The scary question for me is: I have only 16HP free in my rig!
Hard choices ahead, I fear…


I was being flippant, channelling M.C. Escher, but yes, Marcus Fischer is the source of the leak. Here is a better shot from Instagram, showing more detail:


Define “more detail”… :wink:



He means “more giant polygons of light” like a Brian Eno installation.


Yeah, by some definition of more detail…

This is better:

It shows a symmetrical two-channel layout, with labels Bias (so, mean), Spread (so, variance), Jitter (time-variance), Clock, ?Gate. Something that samples from a PDF (probability density function)?


Given Oliviers recent design choices, i highly doubt it will be both multi channel and six stage.
He explicitly stated at many points that he wants to move away from hidden functions and paging interfaces.
My guess is that this will be six channels of voltages that can either be chained for complex shapes or used individually for utility type lfos/envelopes. This way, paging could be avoided while keeping it flexible and universal.
Might also be able to do 3 2-stage or 2 3-stage envelopes?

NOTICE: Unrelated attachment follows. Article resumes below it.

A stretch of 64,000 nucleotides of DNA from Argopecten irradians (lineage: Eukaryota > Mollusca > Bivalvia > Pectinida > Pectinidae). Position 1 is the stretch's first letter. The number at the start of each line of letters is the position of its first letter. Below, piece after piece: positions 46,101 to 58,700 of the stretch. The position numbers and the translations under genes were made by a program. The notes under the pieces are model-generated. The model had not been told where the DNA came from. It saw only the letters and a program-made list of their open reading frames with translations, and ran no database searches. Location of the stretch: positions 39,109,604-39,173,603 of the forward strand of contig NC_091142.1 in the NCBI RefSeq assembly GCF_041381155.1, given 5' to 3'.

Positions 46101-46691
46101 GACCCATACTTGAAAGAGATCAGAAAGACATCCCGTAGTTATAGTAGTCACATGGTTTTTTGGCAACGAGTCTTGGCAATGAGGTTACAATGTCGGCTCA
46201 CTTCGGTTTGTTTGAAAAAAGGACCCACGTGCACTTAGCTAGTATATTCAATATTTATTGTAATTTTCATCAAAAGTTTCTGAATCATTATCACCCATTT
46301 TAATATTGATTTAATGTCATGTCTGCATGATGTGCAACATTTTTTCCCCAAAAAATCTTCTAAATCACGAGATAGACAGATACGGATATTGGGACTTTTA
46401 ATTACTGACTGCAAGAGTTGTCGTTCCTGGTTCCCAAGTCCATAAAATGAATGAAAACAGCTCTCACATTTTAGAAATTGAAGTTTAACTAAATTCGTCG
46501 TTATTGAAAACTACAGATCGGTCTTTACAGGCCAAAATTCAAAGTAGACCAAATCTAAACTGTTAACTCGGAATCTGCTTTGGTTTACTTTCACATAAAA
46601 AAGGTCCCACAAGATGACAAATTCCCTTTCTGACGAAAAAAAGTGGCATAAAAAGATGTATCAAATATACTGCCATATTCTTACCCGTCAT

That said, the module to the left of it looks very much like some sort of complex multichannel random to me. I could imagine jitter being a variable “range” of randomness while bias mighr move from more periodic shapes to increasingly chaotic behavior?

In any case im tremendously excited for these.


Interesting speculation.

So, presumably two different modules.

One with sliders for 6 “segments” and another, primarily with all knobs, but with six outputs.

This 6/6 relationship is intriguing…or perhaps means nothing at all.



I imagine it more like a set of 6 arbitrary steps that can be rising, falling or static (adjusted by the knob) with adjustable time (the slider most likely)
Then, you decide what you want to happen, should they fire in sequence, independently from each other, chain the first three and the last three and so on.
There seems to be a knob on the bottom as well? Maybe an overall time/clock div. Adjustment?